Employees in Virginia Walk-the-Walk of Integrity, Compassion Through Month of Service

Many of us have heard the old saying, “It’s better to give than to receive.” Whether it is around a holiday when gifts are exchanged or during birthdays, it’s a bit of conventional wisdom often shared between loved ones.

It turns out that when it comes to employees who give back to the community, there is more than a kernel of truth here.

Studies show employees who volunteer report lower stress levels and feel a deeper sense of purpose — and the benefits don’t stop there. By helping employees stay active, volunteering may improve physical well-being.

Simply put, the evidence shows doing good for others is good for you.

These are some of the reasons employees with UnitedHealthcare Medicare & Retirement in Virginia declared May a “Month of Service.” These employees planned volunteer opportunities across the Commonwealth, each benefiting local seniors.

For example, volunteers in Richmond packed boxes at Feed More, which prepares food for those in need. The meals were then delivered to seniors recently discharged from the hospital. In Alexandria, volunteers laced up their tennis shoes and hit the road, delivering healthful meals to seniors in their homes through the Meals on Wheels program.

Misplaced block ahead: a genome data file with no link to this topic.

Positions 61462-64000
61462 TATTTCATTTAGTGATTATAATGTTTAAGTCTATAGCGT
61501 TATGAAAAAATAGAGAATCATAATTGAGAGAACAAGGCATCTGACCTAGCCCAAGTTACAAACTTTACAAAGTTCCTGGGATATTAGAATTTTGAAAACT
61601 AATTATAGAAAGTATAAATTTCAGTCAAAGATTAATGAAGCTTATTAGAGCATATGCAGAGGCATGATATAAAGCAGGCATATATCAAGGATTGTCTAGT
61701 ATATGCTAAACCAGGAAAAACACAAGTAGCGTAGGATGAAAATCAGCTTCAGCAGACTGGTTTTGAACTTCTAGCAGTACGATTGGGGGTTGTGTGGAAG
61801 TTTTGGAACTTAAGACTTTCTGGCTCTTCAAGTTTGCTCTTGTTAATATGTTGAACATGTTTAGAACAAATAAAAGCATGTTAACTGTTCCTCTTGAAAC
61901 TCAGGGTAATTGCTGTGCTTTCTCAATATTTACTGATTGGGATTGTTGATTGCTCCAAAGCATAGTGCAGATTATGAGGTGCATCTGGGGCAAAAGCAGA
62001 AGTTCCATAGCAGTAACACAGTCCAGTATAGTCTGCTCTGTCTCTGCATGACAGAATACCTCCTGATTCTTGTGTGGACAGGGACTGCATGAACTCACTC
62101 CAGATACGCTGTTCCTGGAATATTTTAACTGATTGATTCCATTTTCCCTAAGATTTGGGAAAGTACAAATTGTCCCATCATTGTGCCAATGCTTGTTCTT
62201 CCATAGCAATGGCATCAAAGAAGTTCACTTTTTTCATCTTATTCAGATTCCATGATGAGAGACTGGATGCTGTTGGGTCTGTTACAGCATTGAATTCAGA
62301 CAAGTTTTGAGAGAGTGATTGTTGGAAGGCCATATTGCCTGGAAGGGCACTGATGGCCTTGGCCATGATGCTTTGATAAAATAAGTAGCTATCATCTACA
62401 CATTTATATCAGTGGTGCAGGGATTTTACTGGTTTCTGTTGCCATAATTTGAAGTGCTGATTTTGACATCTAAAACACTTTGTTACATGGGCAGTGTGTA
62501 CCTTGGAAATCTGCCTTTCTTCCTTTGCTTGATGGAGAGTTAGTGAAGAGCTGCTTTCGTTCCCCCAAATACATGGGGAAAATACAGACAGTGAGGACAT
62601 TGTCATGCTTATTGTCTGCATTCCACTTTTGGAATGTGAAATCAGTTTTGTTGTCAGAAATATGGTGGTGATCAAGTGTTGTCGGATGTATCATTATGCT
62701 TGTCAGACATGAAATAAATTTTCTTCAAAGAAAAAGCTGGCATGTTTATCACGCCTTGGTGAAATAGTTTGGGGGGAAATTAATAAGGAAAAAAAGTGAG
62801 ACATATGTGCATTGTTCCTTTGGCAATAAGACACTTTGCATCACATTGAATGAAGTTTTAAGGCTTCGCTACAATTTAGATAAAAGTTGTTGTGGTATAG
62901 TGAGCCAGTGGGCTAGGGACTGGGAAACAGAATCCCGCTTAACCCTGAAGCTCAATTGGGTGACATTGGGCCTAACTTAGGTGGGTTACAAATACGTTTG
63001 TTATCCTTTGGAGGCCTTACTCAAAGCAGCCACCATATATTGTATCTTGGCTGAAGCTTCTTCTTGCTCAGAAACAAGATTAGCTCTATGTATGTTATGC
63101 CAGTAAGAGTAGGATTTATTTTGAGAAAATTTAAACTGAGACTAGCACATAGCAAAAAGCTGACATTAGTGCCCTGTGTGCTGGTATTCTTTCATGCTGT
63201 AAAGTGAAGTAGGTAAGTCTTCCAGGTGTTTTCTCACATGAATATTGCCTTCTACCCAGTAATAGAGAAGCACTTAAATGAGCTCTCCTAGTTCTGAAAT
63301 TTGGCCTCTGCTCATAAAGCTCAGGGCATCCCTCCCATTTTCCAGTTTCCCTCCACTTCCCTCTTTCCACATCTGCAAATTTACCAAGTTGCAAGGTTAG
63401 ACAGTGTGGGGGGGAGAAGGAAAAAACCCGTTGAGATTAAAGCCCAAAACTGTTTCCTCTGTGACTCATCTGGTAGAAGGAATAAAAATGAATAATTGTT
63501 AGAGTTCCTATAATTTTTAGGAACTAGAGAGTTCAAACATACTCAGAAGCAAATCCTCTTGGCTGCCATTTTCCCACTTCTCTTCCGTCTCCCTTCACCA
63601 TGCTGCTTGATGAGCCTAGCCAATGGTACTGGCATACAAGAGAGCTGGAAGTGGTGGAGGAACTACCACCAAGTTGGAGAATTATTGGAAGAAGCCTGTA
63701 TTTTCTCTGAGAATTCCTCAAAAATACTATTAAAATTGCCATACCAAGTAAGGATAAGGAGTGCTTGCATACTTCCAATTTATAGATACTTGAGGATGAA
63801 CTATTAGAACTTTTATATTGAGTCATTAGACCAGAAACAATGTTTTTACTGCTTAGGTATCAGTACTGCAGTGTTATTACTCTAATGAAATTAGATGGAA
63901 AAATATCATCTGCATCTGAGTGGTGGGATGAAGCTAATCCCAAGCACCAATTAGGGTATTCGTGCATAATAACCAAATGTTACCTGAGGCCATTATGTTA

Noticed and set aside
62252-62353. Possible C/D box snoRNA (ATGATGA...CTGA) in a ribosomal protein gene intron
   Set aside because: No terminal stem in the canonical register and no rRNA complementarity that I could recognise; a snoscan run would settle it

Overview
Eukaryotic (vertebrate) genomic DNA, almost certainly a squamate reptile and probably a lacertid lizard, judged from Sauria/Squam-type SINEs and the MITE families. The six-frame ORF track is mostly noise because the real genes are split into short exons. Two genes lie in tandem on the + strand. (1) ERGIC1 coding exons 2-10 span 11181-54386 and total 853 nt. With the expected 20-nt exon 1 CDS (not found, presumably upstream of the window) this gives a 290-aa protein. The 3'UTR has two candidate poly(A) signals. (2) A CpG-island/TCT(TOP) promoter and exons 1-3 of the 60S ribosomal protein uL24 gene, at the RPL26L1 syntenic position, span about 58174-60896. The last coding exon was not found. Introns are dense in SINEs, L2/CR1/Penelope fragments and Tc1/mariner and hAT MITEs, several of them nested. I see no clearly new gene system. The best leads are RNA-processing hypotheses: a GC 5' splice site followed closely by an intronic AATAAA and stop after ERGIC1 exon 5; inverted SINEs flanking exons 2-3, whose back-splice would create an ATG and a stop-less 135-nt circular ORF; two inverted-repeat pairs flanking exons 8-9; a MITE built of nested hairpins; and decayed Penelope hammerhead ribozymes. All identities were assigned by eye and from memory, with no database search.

In Virginia, UnitedHealthcare serves more than 1 million members, including more than 263,000 Medicare beneficiaries.

“It’s incredible to see the positive impact our employees are having through the Month of Service,” said Caroline Anderson, executive director, UnitedHealthcare Medicare & Retirement in Virginia. “Their service is helping address serious challenges like food insecurity and touches on the heart of our mission to help people live healthier lives.”

Food insecurity for an aging population is a serious challenge across the country. The America’s Health Rankings 2019 Senior Report from the United Health Foundation found that in Virginia 11.4 percent of seniors faced the threat of food insecurity.

Increasingly, there is recognition that social, emotional and environmental conditions like access to food, known as social determinants of health (SDOH), play an important role in our overall health and well-being.

UnitedHealthcare is focused on redefining health access and addressing the social determinants through investments, innovation and volunteerism.

As the Month of Service in Virginia shows, that starts with our core values like compassion and walking a mile in the shoes of those we serve. Volunteering is one important way UnitedHealthcare employees are walking-the-walk of these values and turning commonplace wisdom like “it’s better to give than to receive” into positive change for the communities in which they live and work.